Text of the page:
“It’s easier to skew in one way or the other if people aren't voting, or if they're just not participating in that part of the ballot,” she says. “But then on the other hand, if you get people who are just saying, ‘Oh, well, their name starts with ‘A’ I'll vote for them,’ that's not really what we're trying to accomplish here.”

Betsy Kachmar, Co-President of League of Women Voters of Fort Wayne, right, talks with Chris Castaldi about voting at the Allen County Public Library Tecumseh branch.
 
Also important to the League’s efforts is encouraging people to vote early and to think of election day as the last day to vote.
 
“We're actually encouraging people to show up before election day,” says Kachmar. “It's convenient; there are usually fewer lines; and if something goes wrong, there is time to fix it.”
 
“We want everyone to vote,” says Kachmar. “And be educated voters.”

Items on a voting information table set up by Betsy Kachmar, Co-President of League of Women Voters of Fort Wayne at the Allen County Public Library Tecumseh branch. Kachmar's team has set up similar tables in 40 locations in the last month.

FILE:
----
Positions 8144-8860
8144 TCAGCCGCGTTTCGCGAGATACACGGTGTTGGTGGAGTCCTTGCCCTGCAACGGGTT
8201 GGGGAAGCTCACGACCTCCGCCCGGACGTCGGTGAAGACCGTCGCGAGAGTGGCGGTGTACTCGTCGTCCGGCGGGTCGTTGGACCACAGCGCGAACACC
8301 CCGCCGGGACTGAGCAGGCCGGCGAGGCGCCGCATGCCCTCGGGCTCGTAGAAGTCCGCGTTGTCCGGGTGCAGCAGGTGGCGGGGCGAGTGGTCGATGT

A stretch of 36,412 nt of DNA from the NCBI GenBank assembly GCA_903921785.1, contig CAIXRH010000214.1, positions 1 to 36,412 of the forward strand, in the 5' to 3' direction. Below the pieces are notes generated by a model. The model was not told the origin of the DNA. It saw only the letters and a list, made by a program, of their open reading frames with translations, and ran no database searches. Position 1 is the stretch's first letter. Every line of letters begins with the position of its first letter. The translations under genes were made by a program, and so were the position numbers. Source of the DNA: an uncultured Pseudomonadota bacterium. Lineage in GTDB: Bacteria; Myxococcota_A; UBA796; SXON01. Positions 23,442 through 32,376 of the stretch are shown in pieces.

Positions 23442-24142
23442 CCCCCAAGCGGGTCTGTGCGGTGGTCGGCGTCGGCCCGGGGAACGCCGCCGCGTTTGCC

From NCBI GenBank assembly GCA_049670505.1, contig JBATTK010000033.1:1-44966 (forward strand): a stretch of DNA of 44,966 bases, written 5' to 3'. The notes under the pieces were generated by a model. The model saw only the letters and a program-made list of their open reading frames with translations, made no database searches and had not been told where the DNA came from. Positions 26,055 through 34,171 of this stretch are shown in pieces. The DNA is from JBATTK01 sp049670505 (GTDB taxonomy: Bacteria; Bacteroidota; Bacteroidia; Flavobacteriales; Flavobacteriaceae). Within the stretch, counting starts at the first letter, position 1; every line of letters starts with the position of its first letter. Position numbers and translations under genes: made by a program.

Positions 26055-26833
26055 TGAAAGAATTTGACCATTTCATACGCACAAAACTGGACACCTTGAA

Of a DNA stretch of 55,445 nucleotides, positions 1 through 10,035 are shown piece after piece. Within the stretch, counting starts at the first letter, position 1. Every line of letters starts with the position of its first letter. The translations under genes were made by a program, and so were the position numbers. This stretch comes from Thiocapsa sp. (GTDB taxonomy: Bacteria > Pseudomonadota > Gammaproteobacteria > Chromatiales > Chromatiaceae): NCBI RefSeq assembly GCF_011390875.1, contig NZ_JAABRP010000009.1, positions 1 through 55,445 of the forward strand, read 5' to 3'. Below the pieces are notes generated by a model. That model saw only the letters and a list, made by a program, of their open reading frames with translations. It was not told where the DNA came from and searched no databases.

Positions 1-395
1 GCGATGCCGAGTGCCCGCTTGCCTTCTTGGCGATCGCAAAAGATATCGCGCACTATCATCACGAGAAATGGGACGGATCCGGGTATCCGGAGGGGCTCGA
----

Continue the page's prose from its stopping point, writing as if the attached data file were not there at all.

Powering the polls more inclusively
 
Along with creating an informed electorate, staffing local polls with people from all walks of life is another important element of engaging more citizens in elections. 

In 2020, America was facing a poll worker shortage, so a group of businesses and nonprofits came together to create Power the Polls. According to its website, “Power the Polls is a first-of-its-kind, nonpartisan initiative for recruiting poll workers to ensure a safe and fair election for all.”